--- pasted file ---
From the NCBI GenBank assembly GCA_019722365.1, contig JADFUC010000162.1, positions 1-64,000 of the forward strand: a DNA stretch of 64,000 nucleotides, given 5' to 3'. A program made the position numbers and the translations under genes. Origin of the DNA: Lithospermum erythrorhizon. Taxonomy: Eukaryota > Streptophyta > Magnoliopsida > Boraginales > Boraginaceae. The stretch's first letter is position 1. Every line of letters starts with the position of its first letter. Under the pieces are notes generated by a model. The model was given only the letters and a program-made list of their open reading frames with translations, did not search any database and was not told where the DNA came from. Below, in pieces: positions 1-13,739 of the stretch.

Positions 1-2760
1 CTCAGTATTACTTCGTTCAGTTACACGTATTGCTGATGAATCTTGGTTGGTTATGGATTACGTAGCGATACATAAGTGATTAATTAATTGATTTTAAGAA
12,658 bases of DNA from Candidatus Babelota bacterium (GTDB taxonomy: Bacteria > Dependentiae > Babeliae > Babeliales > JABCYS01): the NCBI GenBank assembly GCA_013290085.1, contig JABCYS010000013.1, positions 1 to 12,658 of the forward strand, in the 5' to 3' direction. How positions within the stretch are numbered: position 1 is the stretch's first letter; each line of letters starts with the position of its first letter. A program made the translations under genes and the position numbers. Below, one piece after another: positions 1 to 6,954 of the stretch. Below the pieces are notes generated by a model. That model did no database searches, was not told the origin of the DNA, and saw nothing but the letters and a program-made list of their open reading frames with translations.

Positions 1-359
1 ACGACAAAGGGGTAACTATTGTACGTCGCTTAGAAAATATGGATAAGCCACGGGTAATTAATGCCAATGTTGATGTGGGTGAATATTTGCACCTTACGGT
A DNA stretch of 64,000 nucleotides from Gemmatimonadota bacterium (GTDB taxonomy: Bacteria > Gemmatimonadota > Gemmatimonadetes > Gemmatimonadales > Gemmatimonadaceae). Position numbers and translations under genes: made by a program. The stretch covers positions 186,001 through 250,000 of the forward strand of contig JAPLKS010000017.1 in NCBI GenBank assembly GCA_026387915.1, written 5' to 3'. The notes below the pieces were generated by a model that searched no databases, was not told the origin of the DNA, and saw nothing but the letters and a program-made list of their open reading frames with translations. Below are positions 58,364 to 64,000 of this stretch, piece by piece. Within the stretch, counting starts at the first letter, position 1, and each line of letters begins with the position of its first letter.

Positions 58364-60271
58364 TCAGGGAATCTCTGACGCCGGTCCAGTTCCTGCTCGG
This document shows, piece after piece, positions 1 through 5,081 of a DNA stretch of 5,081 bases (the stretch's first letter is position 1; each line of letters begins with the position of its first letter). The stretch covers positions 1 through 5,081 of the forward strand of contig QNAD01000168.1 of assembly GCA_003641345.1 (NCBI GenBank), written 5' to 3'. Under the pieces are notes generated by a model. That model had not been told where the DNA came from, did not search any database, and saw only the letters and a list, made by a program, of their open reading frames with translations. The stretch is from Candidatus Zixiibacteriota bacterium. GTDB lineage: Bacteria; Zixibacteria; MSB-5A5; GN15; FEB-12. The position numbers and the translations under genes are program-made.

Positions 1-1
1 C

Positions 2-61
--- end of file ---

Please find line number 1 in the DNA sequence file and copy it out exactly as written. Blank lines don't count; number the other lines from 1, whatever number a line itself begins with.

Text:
From the NCBI GenBank assembly GCA_019722365.1, contig JADFUC010000162.1, positions 1-64,000 of the forward strand: a DNA stretch of 64,000 nucleotides, given 5' to 3'. A program made the position numbers and the translations under genes. Origin of the DNA: Lithospermum erythrorhizon. Taxonomy: Eukaryota > Streptophyta > Magnoliopsida > Boraginales > Boraginaceae. The stretch's first letter is position 1. Every line of letters starts with the position of its first letter. Under the pieces are notes generated by a model. The model was given only the letters and a program-made list of their open reading frames with translations, did not search any database and was not told where the DNA came from. Below, in pieces: positions 1-13,739 of the stretch.